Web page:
The only other time in my life that I have been a best man was the second wedding of my father, and that was pretty weird. And as I don’t have many friends, and even less single ones who would consider me to be best man material, I thought my best man career was behind me.
But then came Vegas.
I only met Mario Mandaric for the first time late last year through a mutual friend. We were all looking to work on a project together, as well as me covering his wonderful initiative to dig wells in remote villages in Uganda. We quickly became friends, and soon ou regular meetings included a lovely young lady from Imotski called Matea, who he apparently met while renting a car in Zagreb. Strange things can apparently happen in car rental parking lots.
Despite a huge fear of grasshoppers, Matea decided to accompany Mario to rural Africa. I was sure she would not return, but on the contrary. Not only did she survive, she blossomed, taking to remote African village life like a true champion. There is a new dance sweeping the villages of Uganda called the Imotski Shuffle, as Matea showed the ladies how they shake that ass back in inland Dalmatia.
After three months in Africa, the couple returned to Zagreb and I met Mario alone for a drink.
“Man, I think she is the one. 3 months, 24/7 together in rural Africa and Zanzibar – she is really great,” he said.
“As in you are thinking about getting married?”
“Yeah, I am going to propose. I know that getting married in Vegas with Elvis singing is a cliche, but it is not in Croatia. What do you think?”
“How about this,” I suggested without thinking. “If you set the date for April 8, I will be happy to be your best man. I need to get from New York to the West Coast, so can pop in for a night to Vegas, and then pick up a car and take you to San Francisco.”
And so it was.
But almost wasn’t. As people who follow me know, nothing i ever plan works out the way it should. This is one of the reasons my next book is called Around the World in 80 Disasters, which you can follow on its own YouTube channel, a chapter at a time.
Rarely for me, I had actually planned everthing, booked two nights in a hotel and a flight that would get me there the night before.
I got to La Guardia 3 hours before my flight, and I was proud of myself. I haven’t really travelled for 20 years, and this was my first time in the States since 1994. All was going smoothly.
Flight cancelled. All flights cancelled. A storm on the east coast. Where to find another flight? Join the queue for customer service. Two hours later, I was told that the ealiest they could get me to Vegas was 20:00 the following day, almost 8 hours after the wedding. There must be something you can do, SURELY?
I was told that there was a flight to Chicago at 06:00 and I could be on a waiting list and report at 05:20, but there was no guarantee I would make the flight. There was no point going back into New York, so I spent a sleepless night on the floor and was rewarded with the last seat on the plane. Hurrah! But Chicago was not Vegas, and I touched down at O’Hare with around 6 hours to go until Mario and Matea were due to walk down the aisle.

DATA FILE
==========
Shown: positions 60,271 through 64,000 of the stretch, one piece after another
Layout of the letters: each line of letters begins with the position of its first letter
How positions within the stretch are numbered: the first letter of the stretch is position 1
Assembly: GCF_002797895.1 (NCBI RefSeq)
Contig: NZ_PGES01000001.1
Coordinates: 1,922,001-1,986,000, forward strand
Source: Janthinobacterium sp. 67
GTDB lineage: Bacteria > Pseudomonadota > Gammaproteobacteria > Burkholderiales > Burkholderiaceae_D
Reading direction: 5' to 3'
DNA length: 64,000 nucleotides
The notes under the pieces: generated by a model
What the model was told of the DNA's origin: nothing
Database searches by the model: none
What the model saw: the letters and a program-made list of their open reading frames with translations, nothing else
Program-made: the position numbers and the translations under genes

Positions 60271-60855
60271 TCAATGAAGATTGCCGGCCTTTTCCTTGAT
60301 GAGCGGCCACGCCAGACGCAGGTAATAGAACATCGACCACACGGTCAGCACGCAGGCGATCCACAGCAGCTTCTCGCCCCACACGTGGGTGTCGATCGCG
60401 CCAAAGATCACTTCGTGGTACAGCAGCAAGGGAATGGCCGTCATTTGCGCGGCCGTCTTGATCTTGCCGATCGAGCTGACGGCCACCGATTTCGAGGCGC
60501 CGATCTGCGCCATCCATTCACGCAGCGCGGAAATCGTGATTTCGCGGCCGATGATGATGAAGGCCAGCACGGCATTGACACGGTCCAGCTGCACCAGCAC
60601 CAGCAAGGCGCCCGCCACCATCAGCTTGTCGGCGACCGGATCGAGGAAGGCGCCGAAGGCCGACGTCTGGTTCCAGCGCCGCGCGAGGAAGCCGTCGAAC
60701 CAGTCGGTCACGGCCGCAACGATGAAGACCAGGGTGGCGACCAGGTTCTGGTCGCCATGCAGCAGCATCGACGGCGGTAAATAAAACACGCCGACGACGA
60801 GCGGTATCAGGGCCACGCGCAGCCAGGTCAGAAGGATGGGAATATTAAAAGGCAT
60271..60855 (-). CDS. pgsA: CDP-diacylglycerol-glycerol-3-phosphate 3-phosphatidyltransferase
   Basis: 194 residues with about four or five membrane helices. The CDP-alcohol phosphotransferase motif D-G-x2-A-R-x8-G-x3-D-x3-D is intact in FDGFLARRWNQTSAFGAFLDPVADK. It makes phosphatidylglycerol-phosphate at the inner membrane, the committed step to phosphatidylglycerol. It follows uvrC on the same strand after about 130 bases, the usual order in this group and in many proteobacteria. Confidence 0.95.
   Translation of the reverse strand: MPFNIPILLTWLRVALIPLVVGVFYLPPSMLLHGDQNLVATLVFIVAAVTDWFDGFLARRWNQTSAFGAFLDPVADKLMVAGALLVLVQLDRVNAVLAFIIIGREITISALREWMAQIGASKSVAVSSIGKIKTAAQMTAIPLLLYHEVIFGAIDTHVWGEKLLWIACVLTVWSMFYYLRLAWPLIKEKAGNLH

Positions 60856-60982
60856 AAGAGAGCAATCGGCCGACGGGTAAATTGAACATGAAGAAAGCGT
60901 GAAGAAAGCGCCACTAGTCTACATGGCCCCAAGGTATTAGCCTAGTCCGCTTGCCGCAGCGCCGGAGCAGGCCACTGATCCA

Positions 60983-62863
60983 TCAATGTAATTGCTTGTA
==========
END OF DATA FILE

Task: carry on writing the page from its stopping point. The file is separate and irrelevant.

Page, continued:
Customer service in Chicago was a lot less stressful, and there was no queue whatsoever. There were two ladies behind the counter, one a grumpy middle-aged white woman, and a young and more wholesome African-American lady who I sensed had a bit of personality. I chose her.
“Good morning,” I started, in the cutest British accent I could muster. “You look like a lady who enjoys making dreams come true.”
“You are at the right address, Honey, what’s your dream today?”
I explained the situation, how Mario was my best friend from childhood, that we had saved for 10 years for this moment where he would wed his childhood sweetheart, with Elvis doing the tunes. I told her how beautiful Croatia was – and how far away – and that she was welcome to visit any time if she could help me.
She raised her hand. I stopped talking. She tapped something into her keyboard, the printer sprung into action, and she presented me with a boarding pass.
“What a beautiful story. Time to make your dream come true. Your flight to Vegas leaves in 20 minutes. Gate 19.”
And so it did, albeit with a 30-minute delay. A taxi to the airport and I arrived with 45 minutes to spare. The lovely couple forgave me for arriving to perform my best man duties without a shower and sevely underdressed.
And so the lovely couple tied the knot. As for what happened after that, remember the saying – What happens in Vegas stays in Vegas.
I have been meaning to write about this little chapter for quite a while, but time the enemy as usual. But I was giving a little push by the fact that Mario has just been voted Best Croatian Chef 2022 by his peers at the recent Raise the Bar awards. Congratulations and fully deserved. Having tried his 10-course taster menu at Kinoteka in Split recently, I can fully understand why.
The best man to Croatia’s best chef, one more random chapter in my 20-year jourrney in this incredible land.
What’s it like living in Croatia, and where can you get the best survival tips? TCN CEO Paul Bradbury and TCN Editor Lauren Simmonds have teamed up to publish Croatia, a Survival Kit for Foreigners.